Scientists at Chicago based biotech startup BIOLIFE4D this week announced a major breakthrough that is the ability to 3D print human cardiac tissue.
The scientific milestone was accomplished shortly after the opening of the company’s new research facility in Houston. The printing of a human cardiac patch involves multiple cells that make up the human heart. Bioprinted 3D cardiac patches can be used in patients with acute (serious) heart failure to restore lost myocardial contractility. The company now plans to turn its focus to other constructs like valves, blood vessels and a mini-heart as it involves 3D bioprinting a full human heart.
BIOLIFE4D’s Chief Science Officer Birla said:
“We are extremely excited to have achieved this milestone and to successfully demonstrate our ability to 3D print human cardiac tissue. When we began this process, we knew this would be a key step in validating our technology and scientific approach, so we are pleased to be able to have accomplished this so quickly.”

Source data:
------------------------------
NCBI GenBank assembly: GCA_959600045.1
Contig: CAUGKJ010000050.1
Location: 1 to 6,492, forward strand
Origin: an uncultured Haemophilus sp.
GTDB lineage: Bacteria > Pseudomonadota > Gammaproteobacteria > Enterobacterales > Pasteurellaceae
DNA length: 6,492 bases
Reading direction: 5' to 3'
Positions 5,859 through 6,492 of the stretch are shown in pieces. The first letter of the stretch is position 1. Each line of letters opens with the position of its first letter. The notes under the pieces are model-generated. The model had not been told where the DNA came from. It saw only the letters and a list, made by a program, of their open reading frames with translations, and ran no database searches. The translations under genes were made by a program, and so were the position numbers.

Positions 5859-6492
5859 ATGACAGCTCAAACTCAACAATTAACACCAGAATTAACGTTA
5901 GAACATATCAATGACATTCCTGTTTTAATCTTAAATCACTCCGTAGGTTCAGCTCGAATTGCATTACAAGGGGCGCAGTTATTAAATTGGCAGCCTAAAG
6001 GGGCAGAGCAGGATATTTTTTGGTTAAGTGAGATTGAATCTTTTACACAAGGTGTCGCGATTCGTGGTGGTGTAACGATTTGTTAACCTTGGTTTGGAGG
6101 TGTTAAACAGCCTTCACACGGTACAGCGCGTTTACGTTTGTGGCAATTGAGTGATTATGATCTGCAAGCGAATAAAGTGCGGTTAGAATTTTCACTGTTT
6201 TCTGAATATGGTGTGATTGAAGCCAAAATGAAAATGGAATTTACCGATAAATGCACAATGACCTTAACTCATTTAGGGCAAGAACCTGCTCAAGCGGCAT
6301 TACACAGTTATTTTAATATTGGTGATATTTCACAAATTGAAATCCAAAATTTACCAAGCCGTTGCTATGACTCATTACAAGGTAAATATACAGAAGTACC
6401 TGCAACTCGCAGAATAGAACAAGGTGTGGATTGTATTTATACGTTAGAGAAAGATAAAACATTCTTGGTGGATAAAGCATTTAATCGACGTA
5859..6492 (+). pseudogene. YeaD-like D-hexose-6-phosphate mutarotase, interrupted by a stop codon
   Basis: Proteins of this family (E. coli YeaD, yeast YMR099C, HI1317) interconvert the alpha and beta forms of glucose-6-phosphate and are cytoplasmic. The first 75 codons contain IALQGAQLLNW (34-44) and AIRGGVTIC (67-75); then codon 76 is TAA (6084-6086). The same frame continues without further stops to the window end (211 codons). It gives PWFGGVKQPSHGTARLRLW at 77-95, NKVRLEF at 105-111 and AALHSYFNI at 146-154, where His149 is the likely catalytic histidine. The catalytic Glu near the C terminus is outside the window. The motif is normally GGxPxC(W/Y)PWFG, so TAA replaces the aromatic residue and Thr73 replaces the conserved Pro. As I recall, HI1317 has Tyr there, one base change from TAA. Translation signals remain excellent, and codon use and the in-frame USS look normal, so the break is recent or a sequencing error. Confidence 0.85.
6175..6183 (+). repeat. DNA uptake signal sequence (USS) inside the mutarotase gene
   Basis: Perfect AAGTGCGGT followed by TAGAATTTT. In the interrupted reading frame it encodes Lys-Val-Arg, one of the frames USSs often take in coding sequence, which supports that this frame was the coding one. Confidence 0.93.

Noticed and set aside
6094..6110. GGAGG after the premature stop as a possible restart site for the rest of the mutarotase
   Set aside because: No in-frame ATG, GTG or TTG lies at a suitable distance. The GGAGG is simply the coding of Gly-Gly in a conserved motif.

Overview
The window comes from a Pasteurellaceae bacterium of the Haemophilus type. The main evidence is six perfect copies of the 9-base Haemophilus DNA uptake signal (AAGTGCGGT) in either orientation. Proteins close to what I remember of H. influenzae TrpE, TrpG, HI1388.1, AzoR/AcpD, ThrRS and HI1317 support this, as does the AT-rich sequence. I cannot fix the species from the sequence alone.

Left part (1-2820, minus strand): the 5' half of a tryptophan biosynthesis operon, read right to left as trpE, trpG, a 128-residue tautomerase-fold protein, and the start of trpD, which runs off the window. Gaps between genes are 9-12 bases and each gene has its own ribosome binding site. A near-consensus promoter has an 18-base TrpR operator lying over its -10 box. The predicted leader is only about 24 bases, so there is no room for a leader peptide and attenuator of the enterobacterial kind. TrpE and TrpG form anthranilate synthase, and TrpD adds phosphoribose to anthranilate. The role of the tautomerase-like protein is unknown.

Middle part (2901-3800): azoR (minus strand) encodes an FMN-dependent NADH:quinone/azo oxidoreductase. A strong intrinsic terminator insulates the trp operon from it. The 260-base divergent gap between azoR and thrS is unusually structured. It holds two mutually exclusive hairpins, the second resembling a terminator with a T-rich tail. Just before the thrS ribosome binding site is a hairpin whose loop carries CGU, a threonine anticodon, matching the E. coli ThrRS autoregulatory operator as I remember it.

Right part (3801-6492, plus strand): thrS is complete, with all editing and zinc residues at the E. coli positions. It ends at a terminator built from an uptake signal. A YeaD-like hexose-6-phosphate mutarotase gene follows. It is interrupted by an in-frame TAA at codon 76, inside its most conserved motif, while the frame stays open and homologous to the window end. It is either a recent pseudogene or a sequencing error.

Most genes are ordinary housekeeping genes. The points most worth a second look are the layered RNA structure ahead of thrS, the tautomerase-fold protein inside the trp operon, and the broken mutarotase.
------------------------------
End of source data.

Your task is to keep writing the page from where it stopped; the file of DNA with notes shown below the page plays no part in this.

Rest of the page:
CEO of BIOLIFE4D, Moris said that earlier other companies have made similar patches, but none have included each of the cell types which make up the heart, along with the vascularization needed to allow the body to nourish the cells and remove their waste products. He further said, “You can think of it like this is the first time all of the proper ingredients were used to properly make the recipe.”
BIOLIFE4D’s innovative 3D bioprinting process provides the ability to reprogram a patient’s own (white) blood cells to Induced Pluripotent Stem Cells (iPS cells). Induced pluripotent stem cells (also known as iPS cells or iPSCs) are a type of pluripotent stem cell that can be generated directly from adult cells. Those iPS cells then differentiate into different types of cardiac cells needed to 3D bioprint not only a cardiac patch but ultimately, a human heart viable for transplant. This means BIOLIFE4D can successfully 3D bioprint using cardiac cells derived from their own iPS cells to create a living, viable constructs.